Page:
Worse than a 3D pie chart
I have seen my share of good charts and I have seen my share of bad charts, but I never expected what I saw today.
As you may know, Hjalli and I are writing a book about chart design. We will guide you through choosing the best chart for your story, and to create beautiful and effective charts. The book will be aimed at those who want, or need, to get a chart out there but aren’t that interested in the why’s. We start by looking at the charts the big boys do by default and go from there, examining the parts and how to improve them.
The first chapter about chart design is about tables, which was fun to write. There was more to say than we expected.
The next chapter focuses on line charts, where I used Numbers, Excel and DataGraph to create default versions of a line chart. As I knew, there were things that could be better designed in the default versions of all applications. None of the defaults is useable in our opinion. Numbers the least.
Today, I dove into the details of my bar chart design. Called up the author of DataGraph to discuss moving axis labels by a pixel. Stared at my screen for half an hour, wondering if I want to keep the x axis on the bar chart or not. Then I opened up Numbers and Excel to create the defaults. DataGraph was already open, since I can almost do perfect charts in it already. So I started with the DataGraph default. It disappointed me a bit. The y axis didn’t automatically label my bars. Other than that, it was not pretty but useable. Numbers, to be fair, does automatically label the bars.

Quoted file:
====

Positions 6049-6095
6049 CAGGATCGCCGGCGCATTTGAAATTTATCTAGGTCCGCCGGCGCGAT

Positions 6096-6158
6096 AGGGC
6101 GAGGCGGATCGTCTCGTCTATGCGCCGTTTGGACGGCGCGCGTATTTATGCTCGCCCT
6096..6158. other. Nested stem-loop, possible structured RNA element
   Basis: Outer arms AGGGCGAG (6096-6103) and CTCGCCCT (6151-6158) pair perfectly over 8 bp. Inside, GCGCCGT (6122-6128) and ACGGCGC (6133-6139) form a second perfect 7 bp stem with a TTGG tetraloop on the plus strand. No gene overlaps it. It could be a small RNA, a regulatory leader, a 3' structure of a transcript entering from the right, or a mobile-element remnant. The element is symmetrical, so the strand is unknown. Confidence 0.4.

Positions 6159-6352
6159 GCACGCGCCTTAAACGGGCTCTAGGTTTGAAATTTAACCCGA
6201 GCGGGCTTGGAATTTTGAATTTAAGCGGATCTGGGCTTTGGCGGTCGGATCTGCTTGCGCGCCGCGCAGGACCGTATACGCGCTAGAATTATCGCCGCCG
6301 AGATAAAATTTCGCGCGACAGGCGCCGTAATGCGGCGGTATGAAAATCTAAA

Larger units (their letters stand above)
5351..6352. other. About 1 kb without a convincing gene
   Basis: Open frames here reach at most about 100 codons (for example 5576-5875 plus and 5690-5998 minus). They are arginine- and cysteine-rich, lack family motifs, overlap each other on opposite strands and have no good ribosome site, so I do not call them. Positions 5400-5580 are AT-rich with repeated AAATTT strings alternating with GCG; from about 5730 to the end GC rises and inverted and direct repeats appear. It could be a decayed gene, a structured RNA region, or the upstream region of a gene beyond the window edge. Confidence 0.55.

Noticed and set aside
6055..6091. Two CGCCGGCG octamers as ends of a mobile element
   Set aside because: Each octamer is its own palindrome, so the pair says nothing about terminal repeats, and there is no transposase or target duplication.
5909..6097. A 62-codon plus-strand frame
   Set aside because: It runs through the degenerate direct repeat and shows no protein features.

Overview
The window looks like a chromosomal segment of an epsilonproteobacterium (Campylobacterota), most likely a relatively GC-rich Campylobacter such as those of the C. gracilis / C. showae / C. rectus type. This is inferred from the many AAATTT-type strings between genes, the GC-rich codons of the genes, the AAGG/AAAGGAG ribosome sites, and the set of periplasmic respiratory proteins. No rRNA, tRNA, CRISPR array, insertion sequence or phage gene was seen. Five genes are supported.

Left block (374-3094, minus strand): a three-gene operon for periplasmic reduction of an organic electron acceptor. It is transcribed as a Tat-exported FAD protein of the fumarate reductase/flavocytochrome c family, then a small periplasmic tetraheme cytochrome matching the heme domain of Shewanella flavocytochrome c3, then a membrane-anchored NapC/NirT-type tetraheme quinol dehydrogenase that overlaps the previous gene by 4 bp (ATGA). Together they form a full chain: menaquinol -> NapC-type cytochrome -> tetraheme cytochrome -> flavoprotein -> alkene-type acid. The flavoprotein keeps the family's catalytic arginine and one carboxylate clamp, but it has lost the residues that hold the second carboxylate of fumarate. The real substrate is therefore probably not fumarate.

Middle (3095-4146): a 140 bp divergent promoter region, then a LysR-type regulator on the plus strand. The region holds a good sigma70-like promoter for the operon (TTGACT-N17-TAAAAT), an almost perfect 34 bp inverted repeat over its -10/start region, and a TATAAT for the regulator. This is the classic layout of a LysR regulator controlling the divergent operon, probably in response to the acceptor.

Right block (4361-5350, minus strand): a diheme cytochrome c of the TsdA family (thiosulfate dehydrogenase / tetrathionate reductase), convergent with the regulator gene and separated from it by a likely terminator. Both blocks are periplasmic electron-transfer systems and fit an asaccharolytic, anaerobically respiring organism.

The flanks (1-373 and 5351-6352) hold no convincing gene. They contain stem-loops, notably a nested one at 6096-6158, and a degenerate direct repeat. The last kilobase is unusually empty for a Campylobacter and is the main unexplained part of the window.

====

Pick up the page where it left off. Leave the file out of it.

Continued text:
Next up was Numbers. At first glance it looked fine, the color of the bars was okay and the bars were labeled correctly. As I checked off items in the designing-a-bar-chart list in my head, everything seemed fine. Until it didn’t. At all.
In disbelief, I went straight to Excel to see if this alarm went off there as well. It did. And there was much wailing and gnashing of teeth. I felt like George Taylor in the Planet of the apes: “You Maniacs! You blew it up! Ah, damn you! God damn you all to hell!”
They didn’t include the zero on the x axis! This is no small omission. Their default bar chart is a lie! When comparing the bars, you must compare the full length of the bars.
You can tell both applications to include the zero, but that should not be needed. Creating a bar or column chart without the zero on the axis shouldn’t even be possible. This is worse than a 3D pie chart.
There, I’ve said it.